How God Does His Best Work In Us

“He Restores My Soul” (Psalm 23:3)
 
Without a doubt, Psalm 23, a.k.a., “The Shepherd’s Psalm” is the best known and most beloved of the 150 Psalms that comprise the Book of Psalms. In it, David, an effective shepherd in his own right, praises God’s shepherding activities, chief of which is to restore the souls of those who follow him.
 
Burnout, whether in careers, relationships, or even the faith itself, occurs when we chronically give out more than we take in. Christ-followers always run the risk of burnout because we, by our spiritual genetics and the example of Jesus, live a sacrificial life.
 
But even as we sacrifice we need uninhibited rivers of restoration flowing into our souls. So how does our Great Shepherd do his best work in restoring our souls? The conventional ways are through the simple practices of prayer, reading the Word, worship, and fellowship. We can always depend on these, however, there are a few other ways as well.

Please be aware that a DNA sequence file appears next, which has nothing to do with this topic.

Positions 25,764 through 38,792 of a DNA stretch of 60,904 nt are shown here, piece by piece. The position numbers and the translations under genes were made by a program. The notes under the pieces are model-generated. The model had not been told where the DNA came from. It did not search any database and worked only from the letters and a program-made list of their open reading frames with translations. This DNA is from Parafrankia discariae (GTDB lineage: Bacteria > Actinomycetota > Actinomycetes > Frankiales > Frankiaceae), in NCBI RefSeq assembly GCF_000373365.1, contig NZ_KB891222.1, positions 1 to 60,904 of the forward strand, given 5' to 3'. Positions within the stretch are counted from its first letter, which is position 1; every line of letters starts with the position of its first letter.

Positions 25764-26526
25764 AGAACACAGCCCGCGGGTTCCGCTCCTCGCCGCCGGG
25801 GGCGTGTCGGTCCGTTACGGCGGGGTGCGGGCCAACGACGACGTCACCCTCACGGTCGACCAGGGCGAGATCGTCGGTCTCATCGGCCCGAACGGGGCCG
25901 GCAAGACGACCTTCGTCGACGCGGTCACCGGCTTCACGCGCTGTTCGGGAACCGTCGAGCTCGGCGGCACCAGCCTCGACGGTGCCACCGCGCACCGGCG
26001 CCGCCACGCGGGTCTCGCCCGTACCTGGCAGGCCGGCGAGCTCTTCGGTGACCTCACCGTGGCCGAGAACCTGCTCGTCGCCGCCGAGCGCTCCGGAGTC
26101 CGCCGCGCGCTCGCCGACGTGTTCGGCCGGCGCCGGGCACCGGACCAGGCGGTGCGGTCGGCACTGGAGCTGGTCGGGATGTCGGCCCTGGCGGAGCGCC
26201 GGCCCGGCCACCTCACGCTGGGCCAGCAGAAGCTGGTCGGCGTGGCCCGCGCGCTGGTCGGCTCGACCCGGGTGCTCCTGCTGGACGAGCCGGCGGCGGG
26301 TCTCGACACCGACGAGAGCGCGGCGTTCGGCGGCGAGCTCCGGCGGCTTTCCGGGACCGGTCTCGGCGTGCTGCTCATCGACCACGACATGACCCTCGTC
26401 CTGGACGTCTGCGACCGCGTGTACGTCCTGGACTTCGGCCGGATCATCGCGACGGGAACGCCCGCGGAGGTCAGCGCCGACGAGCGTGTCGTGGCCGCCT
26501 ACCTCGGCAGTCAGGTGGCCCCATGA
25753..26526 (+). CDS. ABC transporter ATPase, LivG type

(1) Live in an “attitude of gratitude.” It was once said that gratitude is the “foundation of all good things in life.” I know that when my soul starts to feel toasty, I start to focus on what God has blessed me with, and when I do my soul begins to hydrate.
 
(2) Enjoy Life. I Timothy 6:17 tells us that God “gives us all things to enjoy.” He has created this beautiful world for us, not only to steward but also to enjoy. But do we? A few weeks ago my wife called me a workaholic. At first, I thought it was a badge of honor but then I remembered that workaholism, like any “ism”, is actually unhealthy. I’m working harder (get it?) to regain a better balance in my life so that I can indeed enjoy all things (including the gift of her).
 
(3) Focus on Goodness More Than Badness. In the last few years, I have been getting more interested in national politics. This I believe is wise because as a citizen I cannot afford to be ignorant about the issues that concern my country or me. However, the way the issues are processed and presented through the current media, i.e., so sensationally, so ubiquitously, and so negatively, I noticed that the deflation rate of my soul was higher than ever before. Because we become what we focus on, I now try to do two things to restore it: (a) limit my time “keeping up” with political commentary, whether on TV or social media and (b) look for the good stuff out there. Believe it or not, the good stuff is out there but we really have to dig for it.
God does his best work in us when he restores our soul. All we have to do is let him.
 
Agape,
 
Pj
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